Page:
Russian authorities in Crimea order journalist Vilen Temeryanov held for 2 months on terror charges – Committee to Protect Journalists
Paris, August 25, 2022—Russian authorities in Crimea must drop all charges against journalist Vilen Temeryanov, release him immediately, and stop prosecuting members of the press in retaliation for their work, the Committee to Protect Journalists said Thursday.
On August 11, officers with the Russian FSB security agency in the village of Vilne, in Russian-occupied Crimea, searched the home of Temeryanov, a correspondent for the human rights group Crimean Solidarity and the independent news website Grani, and ordered him to be detained on charges of organizing and participating in the activities of a terrorist organization, according to multiple media reports and a Facebook post by Crimean Solidarity. Authorities also arrested five Crimean Tartar activists during a crackdown that day, those reports said, adding that Temeryanov is also a member of the Crimean Tartar ethnic group.
The following day, the Kyiv District Court of Simferopol ordered Temeryanov to be held until October 10 while authorities conduct an investigation, according to those sources.
“Russian authorities controlling Crimea have relentlessly targeted independent voices trying to shed light on the human rights situation in the region,” said Carlos Martinez de la Serna, CPJ’s program director, in New York. “Authorities must drop all charges against journalist Vilen Temeryanov, release him immediately, and stop cracking down on Crimean Tatar journalists.”
Authorities accuse Temeryanov of being a member of the Islamic group Hizb ut-Tahrir, which Russian authorities have banned and consider to be a terrorist organization, those news reports said. Some early reports stated that a lawyer representing Temeryanov said the journalist admitted to being a member of Hizb ut-Tahrir. However, the journalist’s lawyer, Marlen Halikov, told CPJ via messaging app that those reports were incorrect and Temeryanov denied the charges.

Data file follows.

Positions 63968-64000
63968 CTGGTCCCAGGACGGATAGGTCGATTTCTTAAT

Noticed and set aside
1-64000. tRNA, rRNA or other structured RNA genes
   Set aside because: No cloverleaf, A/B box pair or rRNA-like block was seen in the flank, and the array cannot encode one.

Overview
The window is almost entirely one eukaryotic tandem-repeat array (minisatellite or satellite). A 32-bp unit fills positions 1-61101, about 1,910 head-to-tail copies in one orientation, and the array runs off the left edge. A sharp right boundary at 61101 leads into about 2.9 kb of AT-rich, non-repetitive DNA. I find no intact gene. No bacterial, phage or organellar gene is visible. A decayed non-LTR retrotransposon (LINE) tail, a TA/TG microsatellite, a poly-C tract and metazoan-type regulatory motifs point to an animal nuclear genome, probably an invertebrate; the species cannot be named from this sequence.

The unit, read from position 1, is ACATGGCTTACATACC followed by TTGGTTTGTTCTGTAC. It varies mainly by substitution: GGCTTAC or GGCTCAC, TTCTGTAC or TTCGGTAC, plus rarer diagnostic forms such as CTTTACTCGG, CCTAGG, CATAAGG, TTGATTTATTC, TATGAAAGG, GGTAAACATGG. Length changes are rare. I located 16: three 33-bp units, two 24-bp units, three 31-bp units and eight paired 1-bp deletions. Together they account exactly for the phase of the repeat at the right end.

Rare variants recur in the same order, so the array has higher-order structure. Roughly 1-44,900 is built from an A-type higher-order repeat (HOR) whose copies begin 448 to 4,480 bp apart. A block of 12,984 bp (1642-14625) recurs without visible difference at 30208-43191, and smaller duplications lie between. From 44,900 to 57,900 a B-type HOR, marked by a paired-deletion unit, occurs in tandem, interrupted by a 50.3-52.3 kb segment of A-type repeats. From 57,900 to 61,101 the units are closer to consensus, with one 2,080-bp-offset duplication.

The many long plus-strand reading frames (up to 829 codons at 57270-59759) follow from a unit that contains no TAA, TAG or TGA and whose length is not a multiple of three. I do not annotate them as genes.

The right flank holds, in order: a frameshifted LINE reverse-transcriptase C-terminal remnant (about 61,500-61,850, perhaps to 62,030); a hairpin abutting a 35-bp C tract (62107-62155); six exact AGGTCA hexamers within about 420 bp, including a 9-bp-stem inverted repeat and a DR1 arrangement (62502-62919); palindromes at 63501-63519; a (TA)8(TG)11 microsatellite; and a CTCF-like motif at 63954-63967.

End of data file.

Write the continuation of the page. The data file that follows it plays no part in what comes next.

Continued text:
If convicted, Temeryanov could face up to 20 years in prison, according to the Russian criminal code and Halikov.
During the search of Temeryanov’s apartment, FSB officers seized phones, laptops, and a photocopy of the journalist’s press credentials for Grani, saying that the outlet was “directly connected” to Crimean Solidarity, according to news reports. The FSB also searched the house of Temeryanov’s mother the same day, those reports said.
Crimean Solidarity is a support group that helps Crimean political prisoners by publicizing their prosecution and advocating for their release, as CPJ has documented. Since Russian authorities cracked down on the independent media in Crimea in 2015, many reporters have engaged in “civic journalism,” particularly focused on human rights issues affecting Crimean Tartars, according to media reports and CPJ’s research.
Crimean Solidarity correspondent Lutfiye Zudiyeva told CPJ via messaging app that authorities have targeted the group’s members with detentions and arrests in retaliation for their work. Zudiyeva added that Crimean Solidarity is not linked with Grani.
Zudiyeva told CPJ that, while Temeryanov’s name has not been included on Crimean Solidarity’s recent reporting, he had worked as a correspondent and camera operator for multiple reporting projects on political trials in the peninsula since 2019.
Zudiyeva told CPJ that Temeryanov received an accreditation from Grani in 2020. CPJ emailed Grani for comment but did not receive any reply.
Temeryaov was previously detained in November 2020 while covering a protest in Simferopol and fined 2,000 rubles (US$33) for allegedly failing to comply with COVID-19 regulations, Zudiyeva told CPJ. He was detained again in November 2021 while on editorial assignment and arrested for 14 days for allegedly participating in a protest, according to reports and Zudiyeva.
Zudiyeva told CPJ that Temeryaov “took up activism and civic journalism in 2019, and then suddenly in 2022 he becomes ‘potentially dangerous’ and they decide to detain him.”
“Everything that seems disloyal to the current regime is gradually being forced out. But journalists in the peninsula have always been in an especially high-risk position,” she said.
At the time of CPJ’s December 1, 2021, prison census, at least four journalists were imprisoned by Russian authorities in occupied Crimea in retaliation for their work.
CPJ called the Ministry of Internal Affairs of the Republic of Crimea for comment, but the call did not connect.